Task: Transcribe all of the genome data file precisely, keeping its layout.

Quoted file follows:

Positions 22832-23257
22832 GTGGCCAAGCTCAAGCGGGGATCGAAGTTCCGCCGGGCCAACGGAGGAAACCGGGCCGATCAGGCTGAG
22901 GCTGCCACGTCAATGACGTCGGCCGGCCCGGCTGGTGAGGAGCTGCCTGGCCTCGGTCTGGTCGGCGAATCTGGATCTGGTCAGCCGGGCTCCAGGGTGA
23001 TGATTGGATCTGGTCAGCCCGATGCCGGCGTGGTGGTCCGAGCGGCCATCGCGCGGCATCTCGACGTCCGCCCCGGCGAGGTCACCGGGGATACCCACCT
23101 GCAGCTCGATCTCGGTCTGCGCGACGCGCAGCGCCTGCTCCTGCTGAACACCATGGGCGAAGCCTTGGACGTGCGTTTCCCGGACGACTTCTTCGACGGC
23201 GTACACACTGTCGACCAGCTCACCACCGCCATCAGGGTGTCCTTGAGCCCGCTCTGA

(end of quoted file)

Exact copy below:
Positions 22832-23257
22832 GTGGCCAAGCTCAAGCGGGGATCGAAGTTCCGCCGGGCCAACGGAGGAAACCGGGCCGATCAGGCTGAG
22901 GCTGCCACGTCAATGACGTCGGCCGGCCCGGCTGGTGAGGAGCTGCCTGGCCTCGGTCTGGTCGGCGAATCTGGATCTGGTCAGCCGGGCTCCAGGGTGA
23001 TGATTGGATCTGGTCAGCCCGATGCCGGCGTGGTGGTCCGAGCGGCCATCGCGCGGCATCTCGACGTCCGCCCCGGCGAGGTCACCGGGGATACCCACCT
23101 GCAGCTCGATCTCGGTCTGCGCGACGCGCAGCGCCTGCTCCTGCTGAACACCATGGGCGAAGCCTTGGACGTGCGTTTCCCGGACGACTTCTTCGACGGC
23201 GTACACACTGTCGACCAGCTCACCACCGCCATCAGGGTGTCCTTGAGCCCGCTCTGA